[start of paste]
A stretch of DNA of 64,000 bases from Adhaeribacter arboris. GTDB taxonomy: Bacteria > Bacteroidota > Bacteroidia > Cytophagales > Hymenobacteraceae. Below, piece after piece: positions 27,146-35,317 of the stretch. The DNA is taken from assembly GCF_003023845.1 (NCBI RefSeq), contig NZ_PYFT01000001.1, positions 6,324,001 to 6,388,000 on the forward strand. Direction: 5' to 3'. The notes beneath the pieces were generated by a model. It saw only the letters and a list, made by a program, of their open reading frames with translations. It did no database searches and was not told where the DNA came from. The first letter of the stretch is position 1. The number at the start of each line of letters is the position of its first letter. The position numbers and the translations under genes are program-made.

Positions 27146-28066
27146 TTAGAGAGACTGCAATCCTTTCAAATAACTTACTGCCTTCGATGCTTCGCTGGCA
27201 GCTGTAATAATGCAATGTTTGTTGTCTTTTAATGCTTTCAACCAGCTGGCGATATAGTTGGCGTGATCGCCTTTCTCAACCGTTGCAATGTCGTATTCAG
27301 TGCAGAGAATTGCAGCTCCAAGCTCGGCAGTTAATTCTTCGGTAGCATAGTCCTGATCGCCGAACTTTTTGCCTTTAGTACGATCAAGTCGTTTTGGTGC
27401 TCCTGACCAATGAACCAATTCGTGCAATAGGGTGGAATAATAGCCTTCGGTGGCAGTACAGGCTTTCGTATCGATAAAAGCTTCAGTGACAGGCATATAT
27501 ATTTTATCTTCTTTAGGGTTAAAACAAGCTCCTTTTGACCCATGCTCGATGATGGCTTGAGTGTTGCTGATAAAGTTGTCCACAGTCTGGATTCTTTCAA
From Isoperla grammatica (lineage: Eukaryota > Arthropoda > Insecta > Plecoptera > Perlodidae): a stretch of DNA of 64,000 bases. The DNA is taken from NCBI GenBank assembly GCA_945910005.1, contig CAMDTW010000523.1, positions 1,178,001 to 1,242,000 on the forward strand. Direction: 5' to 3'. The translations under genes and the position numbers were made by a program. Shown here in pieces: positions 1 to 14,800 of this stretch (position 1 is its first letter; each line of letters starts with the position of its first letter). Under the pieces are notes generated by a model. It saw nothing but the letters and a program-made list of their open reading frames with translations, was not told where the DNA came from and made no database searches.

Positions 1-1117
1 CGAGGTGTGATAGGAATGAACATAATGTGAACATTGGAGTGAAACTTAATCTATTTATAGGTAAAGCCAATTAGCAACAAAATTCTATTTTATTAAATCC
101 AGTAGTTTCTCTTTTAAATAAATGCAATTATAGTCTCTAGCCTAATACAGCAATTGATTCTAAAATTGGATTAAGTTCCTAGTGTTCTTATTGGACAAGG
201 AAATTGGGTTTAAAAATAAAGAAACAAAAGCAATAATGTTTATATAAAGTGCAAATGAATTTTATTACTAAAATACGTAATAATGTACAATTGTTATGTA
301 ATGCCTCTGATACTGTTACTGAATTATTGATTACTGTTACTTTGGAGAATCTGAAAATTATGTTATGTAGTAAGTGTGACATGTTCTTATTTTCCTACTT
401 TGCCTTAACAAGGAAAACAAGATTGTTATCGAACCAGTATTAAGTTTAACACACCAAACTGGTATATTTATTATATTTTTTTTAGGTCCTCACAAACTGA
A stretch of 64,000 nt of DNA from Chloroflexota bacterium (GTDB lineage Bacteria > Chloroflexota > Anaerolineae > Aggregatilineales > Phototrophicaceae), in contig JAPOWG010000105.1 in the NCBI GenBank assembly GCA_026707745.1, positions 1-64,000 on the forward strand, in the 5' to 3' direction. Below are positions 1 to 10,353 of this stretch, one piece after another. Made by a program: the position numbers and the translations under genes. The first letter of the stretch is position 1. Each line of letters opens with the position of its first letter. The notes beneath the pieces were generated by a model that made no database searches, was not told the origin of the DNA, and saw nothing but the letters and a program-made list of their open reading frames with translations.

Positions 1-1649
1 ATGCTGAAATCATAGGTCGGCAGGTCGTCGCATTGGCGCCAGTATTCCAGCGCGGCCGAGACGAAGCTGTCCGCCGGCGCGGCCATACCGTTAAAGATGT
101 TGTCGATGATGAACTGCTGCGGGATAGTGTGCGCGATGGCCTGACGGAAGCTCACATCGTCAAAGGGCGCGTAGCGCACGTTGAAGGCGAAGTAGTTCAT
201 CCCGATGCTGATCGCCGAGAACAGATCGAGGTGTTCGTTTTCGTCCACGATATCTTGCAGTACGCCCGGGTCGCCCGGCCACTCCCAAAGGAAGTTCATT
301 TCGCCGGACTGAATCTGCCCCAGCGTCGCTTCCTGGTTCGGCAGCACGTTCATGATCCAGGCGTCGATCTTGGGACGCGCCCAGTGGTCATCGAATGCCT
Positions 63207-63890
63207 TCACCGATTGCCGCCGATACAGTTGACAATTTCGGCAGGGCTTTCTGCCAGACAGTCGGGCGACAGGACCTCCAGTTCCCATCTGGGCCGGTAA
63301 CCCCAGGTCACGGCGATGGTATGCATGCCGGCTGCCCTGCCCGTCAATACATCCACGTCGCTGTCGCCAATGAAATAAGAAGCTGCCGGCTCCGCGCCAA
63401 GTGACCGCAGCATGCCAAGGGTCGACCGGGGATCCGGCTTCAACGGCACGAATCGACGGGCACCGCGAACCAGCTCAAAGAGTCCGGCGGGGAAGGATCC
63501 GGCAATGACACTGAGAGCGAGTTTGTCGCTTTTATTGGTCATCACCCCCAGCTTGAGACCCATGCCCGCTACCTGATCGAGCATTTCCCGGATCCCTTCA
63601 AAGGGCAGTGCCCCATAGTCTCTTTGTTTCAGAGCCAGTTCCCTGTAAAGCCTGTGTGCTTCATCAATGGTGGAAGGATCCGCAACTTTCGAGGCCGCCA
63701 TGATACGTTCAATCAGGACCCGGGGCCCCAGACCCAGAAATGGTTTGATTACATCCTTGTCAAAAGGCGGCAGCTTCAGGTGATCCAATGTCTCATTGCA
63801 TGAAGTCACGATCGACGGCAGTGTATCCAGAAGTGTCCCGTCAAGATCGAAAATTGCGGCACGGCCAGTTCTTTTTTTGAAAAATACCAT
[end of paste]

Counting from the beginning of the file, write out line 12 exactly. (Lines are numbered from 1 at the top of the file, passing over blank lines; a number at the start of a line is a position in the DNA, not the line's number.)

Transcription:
201 AAATTGGGTTTAAAAATAAAGAAACAAAAGCAATAATGTTTATATAAAGTGCAAATGAATTTTATTACTAAAATACGTAATAATGTACAATTGTTATGTA